For four years the tracking data from Fortunate’s collar has helped Elephants Alive understand his movements and how far he has roamed.  At the end of 2019, the batteries had come to the end of their lifespan and it was time to remove his collar. Now all we had to do was find Fortunate….
When the call came in to say Fortunate had finally been spotted, Elephants Alive received official permission to remove his collar, despite being in the midst of the COVID-19 lockdown.

LtoR – Gerry Mcdonald, pilot, Joel Alves, vet, Aida Ettayeb, photographer, Dr Michelle Henley, Joel Sithole, Eugene Troskie, Ronny Makukule . c.Aida Ettayeb, IntomywildAfrica.com

A dedicated team of elephant researchers, a wildlife vet and the helicopter pilot, all wearing masks, convened for Operation Fortunate. He was darted from the air, and the team rushed in to quickly and successfully remove his collar.  The gentle giant then ambled back into the dense bush.

Removing Fortunate’s Collar. LtoR – EA team Ronny Makukule, Joel Sithole, Joel Alves, vet, Dr Michelle Henley and Eugene Troskie . c.Aida Ettayeb, IntomywildAfrica.com

Fortunate’s data has contributed to a unique collaborative research project between Elephants Alive, SANParks, SAEON and four academic institutes (British Geological Survey, the University of Nottingham (UK), UNISA and Wageningen University (Netherlands)). As predicted by the CEO of Elephants Alive, the Phalaborwa mine area is a mineral hotspot, which attracts elephants.  These elephants have smaller home ranges than elephants in surrounding reserves, as they can meet their dietary requirements in this location without having to roam so far.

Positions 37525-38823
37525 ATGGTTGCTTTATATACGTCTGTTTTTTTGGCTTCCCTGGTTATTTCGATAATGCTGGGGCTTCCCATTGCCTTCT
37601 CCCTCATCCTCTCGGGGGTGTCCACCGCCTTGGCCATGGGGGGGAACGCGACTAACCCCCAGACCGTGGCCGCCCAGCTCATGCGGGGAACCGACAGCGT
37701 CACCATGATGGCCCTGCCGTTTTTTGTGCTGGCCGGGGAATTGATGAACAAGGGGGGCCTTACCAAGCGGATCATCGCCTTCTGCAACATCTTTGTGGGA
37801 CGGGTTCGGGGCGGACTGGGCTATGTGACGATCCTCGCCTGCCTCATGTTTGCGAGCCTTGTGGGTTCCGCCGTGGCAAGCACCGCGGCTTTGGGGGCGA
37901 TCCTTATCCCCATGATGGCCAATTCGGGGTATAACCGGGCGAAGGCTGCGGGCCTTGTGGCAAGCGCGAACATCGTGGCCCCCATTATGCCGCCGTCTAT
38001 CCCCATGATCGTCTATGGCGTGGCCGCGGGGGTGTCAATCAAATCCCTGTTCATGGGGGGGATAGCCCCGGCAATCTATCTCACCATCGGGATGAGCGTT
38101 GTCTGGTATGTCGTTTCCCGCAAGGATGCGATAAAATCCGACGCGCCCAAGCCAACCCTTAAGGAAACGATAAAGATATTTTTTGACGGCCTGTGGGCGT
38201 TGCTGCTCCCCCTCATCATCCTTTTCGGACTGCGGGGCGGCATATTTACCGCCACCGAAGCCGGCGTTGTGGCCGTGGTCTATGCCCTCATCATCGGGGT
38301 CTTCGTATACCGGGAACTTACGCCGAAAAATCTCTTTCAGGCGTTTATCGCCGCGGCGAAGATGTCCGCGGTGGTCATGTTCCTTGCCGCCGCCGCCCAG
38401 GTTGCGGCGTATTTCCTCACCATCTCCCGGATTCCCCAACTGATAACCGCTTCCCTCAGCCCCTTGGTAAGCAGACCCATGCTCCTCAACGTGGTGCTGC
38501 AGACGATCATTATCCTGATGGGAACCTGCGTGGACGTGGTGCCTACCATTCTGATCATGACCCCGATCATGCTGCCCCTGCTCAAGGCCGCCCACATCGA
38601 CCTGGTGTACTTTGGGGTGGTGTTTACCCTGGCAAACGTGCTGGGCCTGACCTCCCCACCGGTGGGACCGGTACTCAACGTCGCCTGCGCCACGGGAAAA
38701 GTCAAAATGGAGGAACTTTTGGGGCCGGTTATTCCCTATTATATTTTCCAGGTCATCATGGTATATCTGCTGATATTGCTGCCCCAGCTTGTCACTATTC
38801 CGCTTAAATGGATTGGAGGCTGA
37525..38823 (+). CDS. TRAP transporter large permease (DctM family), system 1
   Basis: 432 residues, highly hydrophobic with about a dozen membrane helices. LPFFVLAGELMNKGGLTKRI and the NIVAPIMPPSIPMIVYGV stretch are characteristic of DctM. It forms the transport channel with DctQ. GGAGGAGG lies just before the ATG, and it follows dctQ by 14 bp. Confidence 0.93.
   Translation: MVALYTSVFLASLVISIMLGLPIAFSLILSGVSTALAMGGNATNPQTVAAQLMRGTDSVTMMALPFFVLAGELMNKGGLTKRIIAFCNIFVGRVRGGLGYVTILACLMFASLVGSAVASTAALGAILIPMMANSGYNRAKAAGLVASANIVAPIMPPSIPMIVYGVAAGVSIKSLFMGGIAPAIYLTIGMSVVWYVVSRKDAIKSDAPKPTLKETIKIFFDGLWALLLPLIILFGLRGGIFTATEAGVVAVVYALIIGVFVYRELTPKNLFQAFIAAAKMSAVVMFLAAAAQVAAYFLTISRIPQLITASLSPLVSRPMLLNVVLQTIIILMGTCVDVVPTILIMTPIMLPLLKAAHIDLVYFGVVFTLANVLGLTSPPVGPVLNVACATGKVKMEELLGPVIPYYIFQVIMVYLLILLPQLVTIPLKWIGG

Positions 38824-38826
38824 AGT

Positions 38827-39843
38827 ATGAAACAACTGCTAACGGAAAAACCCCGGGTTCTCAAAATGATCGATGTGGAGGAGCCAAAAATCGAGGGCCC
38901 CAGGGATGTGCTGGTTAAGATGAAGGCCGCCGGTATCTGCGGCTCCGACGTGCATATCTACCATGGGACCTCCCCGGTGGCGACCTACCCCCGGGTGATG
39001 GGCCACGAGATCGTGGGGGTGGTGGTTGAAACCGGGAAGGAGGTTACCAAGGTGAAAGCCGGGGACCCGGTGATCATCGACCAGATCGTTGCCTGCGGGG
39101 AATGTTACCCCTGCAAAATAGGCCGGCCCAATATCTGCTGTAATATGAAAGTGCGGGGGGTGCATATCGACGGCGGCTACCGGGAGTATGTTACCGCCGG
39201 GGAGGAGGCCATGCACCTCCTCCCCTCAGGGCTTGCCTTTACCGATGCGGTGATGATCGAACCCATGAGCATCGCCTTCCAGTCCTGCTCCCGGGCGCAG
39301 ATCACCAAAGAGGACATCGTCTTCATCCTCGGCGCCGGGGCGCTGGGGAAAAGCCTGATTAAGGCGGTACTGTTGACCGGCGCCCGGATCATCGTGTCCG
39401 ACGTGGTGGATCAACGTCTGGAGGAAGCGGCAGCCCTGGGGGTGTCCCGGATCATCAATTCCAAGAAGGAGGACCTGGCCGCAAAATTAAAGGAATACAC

To read in more detail about the Elephants Alive’s research paper on the “mine elephants” – see “Spatial geochemistry influences the home range of elephants”|

Thank you, Fortunate, for playing your role in elephant research over the last four years. Go safely and keep well.

THANK YOU
The Elephants Alive team would like to thank PMC (Palabora Mine Company) for permission to work in the area. We are very grateful to Eugene Troskie for reporting the sighting, Dr. Joel Alves of Wildlifevets, and Gerry McDonald the helicopter pilot. Thank you to LEDET for organising the capture permit and to Aida Ettayeb of Into my wild Africa.com  for the photos and video.

Sweet Successes

Photo credit to Aida Ettayeb (Into My Wild Africa)

By Harriet Nimmo

It seems that some traditional medical treatments are making a comeback and are forging their place alongside new technologies. Honey was used as a treatment for wounds by the ancient Egyptians and has been found in tombs dating from 3000BC.  And now here in Hoedspruit, local WildlifeVet, Joel Alves, is pioneering the use of honey to treat wildlife injuries.

Honey being used to treat zebra snare wound c.Terry Schulze